- More than 2,000 people have died so far in Turkey and 11,976 have recovered
- Treatment and medicine for COVID-19 patients, as well as protective gear and testing, have become free of charge in public hospitals and medical centers
ANKARA: Turkey’s confirmed cases of coronavirus have shot above 82,000, the highest figure in the Middle East including Iran.
It ranks fourth among East Mediterranean countries in terms of death toll and total cases, with rates increasing each day. Turkey has more confirmed cases than China, according to data from the John Hopkins Coronavirus Resource Center.
More than 2,000 people have died so far in Turkey and 11,976 have recovered.
Treatment and medicine for COVID-19 patients, as well as protective gear and testing, have become free of charge in public hospitals and medical centers.
Travel restrictions in and out of 31 cities have been extended for another 15 days. All public gatherings are banned in the country. All schools and universities are closed, and all international flights are suspended.
People under the age of 20 and above the age of 65 have not been allowed to leave their homes for a while. The government imposed a two-day curfew for the second consecutive weekend and only state officials, journalists and logistics employees were exempt.
Turkey’s Ministry of Interior banned the opposition-run Mersin municipality in the south from distributing free bread to people, even though the city is one of 31 municipalities under lockdown due to the coronavirus contagion risk.
The ruling Justice and Development Party (AKP) criticized such municipalities for creating a parallel structure.
“These municipalities act in a socially sensitive way,” Sengul Hablemitoglu, a social services expert from the European University of Lefke, told Arab News. “It cannot be seen as a rivalry against the government.”
A country-wide lockdown is not expected for the time being because of government concerns about the economy. But main opposition parties want tougher measures to contain the spread of the disease.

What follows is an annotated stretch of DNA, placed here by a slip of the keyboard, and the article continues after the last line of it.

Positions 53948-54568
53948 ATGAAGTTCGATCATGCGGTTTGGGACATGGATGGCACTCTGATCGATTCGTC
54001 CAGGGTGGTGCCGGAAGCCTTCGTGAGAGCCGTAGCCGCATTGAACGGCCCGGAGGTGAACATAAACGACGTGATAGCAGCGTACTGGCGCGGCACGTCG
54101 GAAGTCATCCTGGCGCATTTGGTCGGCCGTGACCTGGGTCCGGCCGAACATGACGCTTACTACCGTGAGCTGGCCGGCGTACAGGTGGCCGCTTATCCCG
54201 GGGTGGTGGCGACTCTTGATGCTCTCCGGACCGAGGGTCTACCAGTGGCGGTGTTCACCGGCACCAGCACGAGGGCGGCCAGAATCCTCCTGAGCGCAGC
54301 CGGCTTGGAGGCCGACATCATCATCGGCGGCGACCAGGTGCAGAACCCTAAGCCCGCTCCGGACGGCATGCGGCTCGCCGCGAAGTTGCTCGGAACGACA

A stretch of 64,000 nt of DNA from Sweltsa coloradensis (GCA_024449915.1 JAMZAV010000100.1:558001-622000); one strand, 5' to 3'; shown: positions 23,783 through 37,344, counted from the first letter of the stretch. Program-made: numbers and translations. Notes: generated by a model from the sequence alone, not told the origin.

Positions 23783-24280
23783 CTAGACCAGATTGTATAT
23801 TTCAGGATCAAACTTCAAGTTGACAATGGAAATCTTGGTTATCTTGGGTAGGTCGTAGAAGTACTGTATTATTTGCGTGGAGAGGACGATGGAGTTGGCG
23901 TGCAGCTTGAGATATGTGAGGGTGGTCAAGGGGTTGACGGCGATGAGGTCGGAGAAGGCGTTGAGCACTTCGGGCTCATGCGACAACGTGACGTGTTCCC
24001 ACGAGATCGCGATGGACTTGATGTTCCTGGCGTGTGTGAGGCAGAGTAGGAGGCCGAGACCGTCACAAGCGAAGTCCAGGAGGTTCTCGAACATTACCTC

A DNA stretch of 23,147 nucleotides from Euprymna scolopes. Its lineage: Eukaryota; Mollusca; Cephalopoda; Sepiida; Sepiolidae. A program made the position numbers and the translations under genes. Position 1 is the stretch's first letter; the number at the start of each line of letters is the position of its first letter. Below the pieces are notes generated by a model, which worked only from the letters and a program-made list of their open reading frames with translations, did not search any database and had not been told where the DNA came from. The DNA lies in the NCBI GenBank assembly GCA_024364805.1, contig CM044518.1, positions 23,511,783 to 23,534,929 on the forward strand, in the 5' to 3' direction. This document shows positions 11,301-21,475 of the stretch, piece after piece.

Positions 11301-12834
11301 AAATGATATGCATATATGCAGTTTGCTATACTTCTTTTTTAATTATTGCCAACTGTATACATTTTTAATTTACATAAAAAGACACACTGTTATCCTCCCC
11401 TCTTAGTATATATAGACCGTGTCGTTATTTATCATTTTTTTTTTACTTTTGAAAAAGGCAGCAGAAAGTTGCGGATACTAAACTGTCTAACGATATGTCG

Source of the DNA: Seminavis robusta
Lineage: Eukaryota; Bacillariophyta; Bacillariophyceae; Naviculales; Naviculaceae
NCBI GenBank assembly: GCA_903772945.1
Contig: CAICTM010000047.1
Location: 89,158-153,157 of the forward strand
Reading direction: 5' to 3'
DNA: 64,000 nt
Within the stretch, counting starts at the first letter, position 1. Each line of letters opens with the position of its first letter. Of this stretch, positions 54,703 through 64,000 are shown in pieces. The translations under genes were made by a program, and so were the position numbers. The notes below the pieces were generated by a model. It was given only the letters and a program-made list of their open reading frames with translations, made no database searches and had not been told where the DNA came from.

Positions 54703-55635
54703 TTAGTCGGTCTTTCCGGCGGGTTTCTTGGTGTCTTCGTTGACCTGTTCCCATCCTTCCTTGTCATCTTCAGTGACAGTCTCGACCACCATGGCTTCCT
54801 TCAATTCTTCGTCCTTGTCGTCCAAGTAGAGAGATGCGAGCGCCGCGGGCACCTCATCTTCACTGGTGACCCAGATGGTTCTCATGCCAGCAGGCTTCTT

A group of 13 countries including Canada, Brazil, Turkey, Italy, and Germany used a joint statement to call for global cooperation against the devastating economic impact of the pandemic. It urged working with all countries to coordinate on public health, travel, trade, economic and financial measures in order to “minimize disruptions and recover stronger.”
The Turkish government is expected to borrow more and print more money or rescue some critical companies amid the economic shock that has hit sectors hard, especially tourism, food and beverage, transport and export-dependent industries. It is set, for the first time, to give its sovereign wealth fund a green light to buy some strategic private firms in distress.
The Turkish Central Bank is also holding talks with its foreign counterparts on swap lines to tackle the economic costs of the quarantine restrictions.
Political analyst Nezih Onur Kuru, from Koc University in Istanbul, said world leaders who prioritized cooperation benefited from increased approval ratings. It was a different story in Turkey, however.
“In Turkey the divergence between the ruling government and some municipalities have triggered political fault lines,” he told Arab News. “The victories of the opposition-run municipalities in Turkey during the March 2019 elections should not be forgotten, as people fervently voted for opposition candidates in these municipalities due to the feeling of being unjustly treated. This is the same for the ongoing frictions in managing the social impact of the pandemic.”
Istanbul has an increasing number of confirmed coronavirus cases, prompting Mayor Ekrem Imamoglu to call for a city-wide lockdown.
Imamoglu, who is from the main opposition Republican People’s Party, defeated his AKP rival twice last year in mayoral races. Once in the poll and then again in a re-run. It was considered to be a significant warning from the city’s electorate, who felt dissatisfied with previous AKP-affiliated administrations.
Kuru added that the friction between the opposition and government was endangering relief measures at the expense of citizens.
Meanwhile a mobile tracking app, designed by the Turkish Health Ministry and cellphone operators that is accessible through the Google Play Store, has raised concerns that it may abuse people’s personal data. It sends automated messages to people diagnosed with the virus and gives the option to track people’s movements on the map.
The next two weeks may see virus cases peak in Turkey.